Feeling Flushed

Stay at home moms, dads, grandmas, grandpas, nannies, and child caretakers of any kind, 

How do you do it?  

I have been home, or rather, away from the camp/commune life, for like, five hot minutes (two weeks), and am slowly rapidly turning into a monster.  The frustration creeps in not even one hour into my day and continues careening along the path toward tyrannical madness until – mercifully for all of us – my head hits the pillow at night.  I feel so wound up inside that, if tugged, I might very well unspool the full amount of my pent-up crabbiness all over the floor, and probably wouldn’t have the energy to either explain it away or pick any of it back up.  Not only have I become a miserable body and mind to inhabit on my own, but I have been particularly miserable to live with, should you even dare to try to connect with me or suggest that we, I don’t know, talk about it. 

The last two weeks have been a whirling, spinning toilet bowl full of – you guessed it – misery. 

In the next turn of mental upheaval, I am faced with the reality that I am incredibly fortunate to be able to do what I do, to stay home with Milo.  I know, I know, I know that many parents are not able to be home with their little men and women, and I do, in my saner moments, comprehend that my daily experiences are enviable.  But, to be honest with you, it makes me feel a little bit like one of those six year-olds at the dinner table who won’t eat the asparagus-stuffed Gefilte fish you made them for dinner: 

Oh, there are starving kids somewhere? 


I realize that this is a terrible, horrible analogy, but it’s the best I can come up with in my state, so please be gentle. 

In each day, there is most often the Good: Milo learning to point to the Dalmatian in his Curious George book when I ask him to show me where the doggy is; running into my arms with the full momentum of a tiny rhinoceros; giggles and giggles and more life-giving giggles at sweet, timely intervals.  But there is normally also the Bad:  irate cries when I take away the caps covering the screws that secure the toilet to the floor (a favorite of Milo’s, that on a positive, keeps me cleaning the toilets); kicking my legs/arms/everything everywhere during a diaper change while we are out visiting a friend’s house; throwing peas and spaghetti and milk cups on the floor and then somehow – in a miraculous cloud of impossibility - finding a large, heavy, pointed object to throw down on my head while I’m cleaning up the first three (a half-truth, yes, but then why does it always feel so pointy?).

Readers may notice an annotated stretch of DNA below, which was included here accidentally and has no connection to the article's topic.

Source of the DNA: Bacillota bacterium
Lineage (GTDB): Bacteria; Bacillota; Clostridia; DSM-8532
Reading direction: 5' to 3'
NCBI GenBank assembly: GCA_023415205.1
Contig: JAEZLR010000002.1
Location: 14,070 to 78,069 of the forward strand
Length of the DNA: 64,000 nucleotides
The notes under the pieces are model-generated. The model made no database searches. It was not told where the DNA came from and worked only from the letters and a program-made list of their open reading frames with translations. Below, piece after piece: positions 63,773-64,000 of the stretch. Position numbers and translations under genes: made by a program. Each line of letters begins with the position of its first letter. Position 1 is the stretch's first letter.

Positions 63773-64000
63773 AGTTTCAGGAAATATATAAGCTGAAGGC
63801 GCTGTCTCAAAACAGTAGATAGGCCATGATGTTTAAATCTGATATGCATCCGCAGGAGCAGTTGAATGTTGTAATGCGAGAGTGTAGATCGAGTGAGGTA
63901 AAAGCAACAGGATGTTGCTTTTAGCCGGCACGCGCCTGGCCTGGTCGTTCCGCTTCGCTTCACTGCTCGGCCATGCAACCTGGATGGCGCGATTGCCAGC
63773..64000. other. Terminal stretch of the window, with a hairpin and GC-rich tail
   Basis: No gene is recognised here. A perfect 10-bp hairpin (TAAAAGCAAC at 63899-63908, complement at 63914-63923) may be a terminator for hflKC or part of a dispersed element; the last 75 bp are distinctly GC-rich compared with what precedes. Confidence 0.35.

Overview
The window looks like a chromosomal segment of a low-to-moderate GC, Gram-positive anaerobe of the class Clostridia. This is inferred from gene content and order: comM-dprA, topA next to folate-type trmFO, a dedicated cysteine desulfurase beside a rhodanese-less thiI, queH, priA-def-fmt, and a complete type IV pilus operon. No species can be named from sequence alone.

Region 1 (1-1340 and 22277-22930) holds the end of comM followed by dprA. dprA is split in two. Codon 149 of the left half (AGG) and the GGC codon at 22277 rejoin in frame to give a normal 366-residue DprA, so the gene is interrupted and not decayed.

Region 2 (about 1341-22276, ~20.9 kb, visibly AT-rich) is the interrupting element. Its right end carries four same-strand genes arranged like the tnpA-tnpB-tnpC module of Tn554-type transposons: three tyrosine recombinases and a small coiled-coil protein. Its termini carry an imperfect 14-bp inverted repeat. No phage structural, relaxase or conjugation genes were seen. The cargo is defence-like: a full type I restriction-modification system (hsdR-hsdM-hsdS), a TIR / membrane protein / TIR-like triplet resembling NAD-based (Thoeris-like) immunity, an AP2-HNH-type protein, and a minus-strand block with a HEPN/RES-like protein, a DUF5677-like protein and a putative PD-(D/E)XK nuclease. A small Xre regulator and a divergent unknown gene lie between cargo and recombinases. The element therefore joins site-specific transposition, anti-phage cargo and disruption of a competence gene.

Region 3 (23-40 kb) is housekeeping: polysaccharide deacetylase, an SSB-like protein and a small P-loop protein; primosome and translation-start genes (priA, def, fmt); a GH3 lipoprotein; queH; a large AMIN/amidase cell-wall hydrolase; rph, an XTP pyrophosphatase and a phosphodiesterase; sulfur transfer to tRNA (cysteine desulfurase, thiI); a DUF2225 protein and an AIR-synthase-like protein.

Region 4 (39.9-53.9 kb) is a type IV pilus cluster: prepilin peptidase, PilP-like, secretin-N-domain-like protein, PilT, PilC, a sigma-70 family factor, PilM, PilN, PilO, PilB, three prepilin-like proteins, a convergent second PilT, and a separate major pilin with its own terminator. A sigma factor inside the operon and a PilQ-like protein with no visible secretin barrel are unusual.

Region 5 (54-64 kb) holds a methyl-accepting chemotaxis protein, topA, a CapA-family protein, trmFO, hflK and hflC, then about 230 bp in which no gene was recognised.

But really, he's the craziest cutest angry person. 

I am absolutely, positively sure that there are moms and dads out there who would almost literally kill to be able to partake of these daily rituals.  I know that you work intensely hard, and that you still feel the terrible pressure to be everywhere and everything to everyone, especially your kid(s), and I don't mean to belittle your case, even in the smallest degree.  But friends, in my world (because that's what i'm talking about here), there is also the Ugly.  There are diaper changes with the aforementioned flailing, kicking and throwing things, but also with fecal matter smearing all over your carpet, while you are suddenly battling the intense urge to pin your toddler to the ground and lock him in the cat crate while you take an extraordinarily long walk to the nearest bar and have a really, really, exceptionally strong drink, even if you've never had a drop of alcohol in your whole life.  There are days in which, unless your list is composed of:

“feed child
clean up after child [a little]
change diaper
try [and fail] to get child to sleep
feed child
change [appallingly rank] diaper
cry on the floor
bribe child to get through the yogurt aisle
feed child [donut holes] so he won’t fall asleep on the car ride home
fail to feed child dinner (because he’s eaten twelve donut holes already)
wrangle child into pajamas
put wild animal to bed, twice
eat a pound of chocolate
step on approximately five thousand small toys
go to bed way too late”,

you won’t be able to check anything off.  Laundry?  Nope.  Dishes.  No way.  Exercise?  Bahahaha.  

Wait - did you really think you could do that?

I realize that I am writing this in a state of moderate frenzy, so forgive me when I ask to take it all back in a week and tell you how much I love my life (because I do), but in a world that tells you that your value is bound to how productive you are, and because I have foolishly bought into that mantra, there are days when I want anything but this job.  Anything.  Commercial dishwashing all day?  Yes.  Hospital laundry?  If I don’t need to talk to anyone, sure.  Stuff envelopes in an office??? Ohmygosh, yes.  Some days I would give almost anything to feel productive.  

But for now, in the midst of these good/bad/ugly days, I plan to simply keep changing my list to look like the above, so that I can actually check some things off, thankyouverymuch, and to do my best – my very not-good-enough best – to keep up with my son, and to smother him with an excess of love and hugs so that he would never guess that his mom is justthisclose to completely losing her marbles. 

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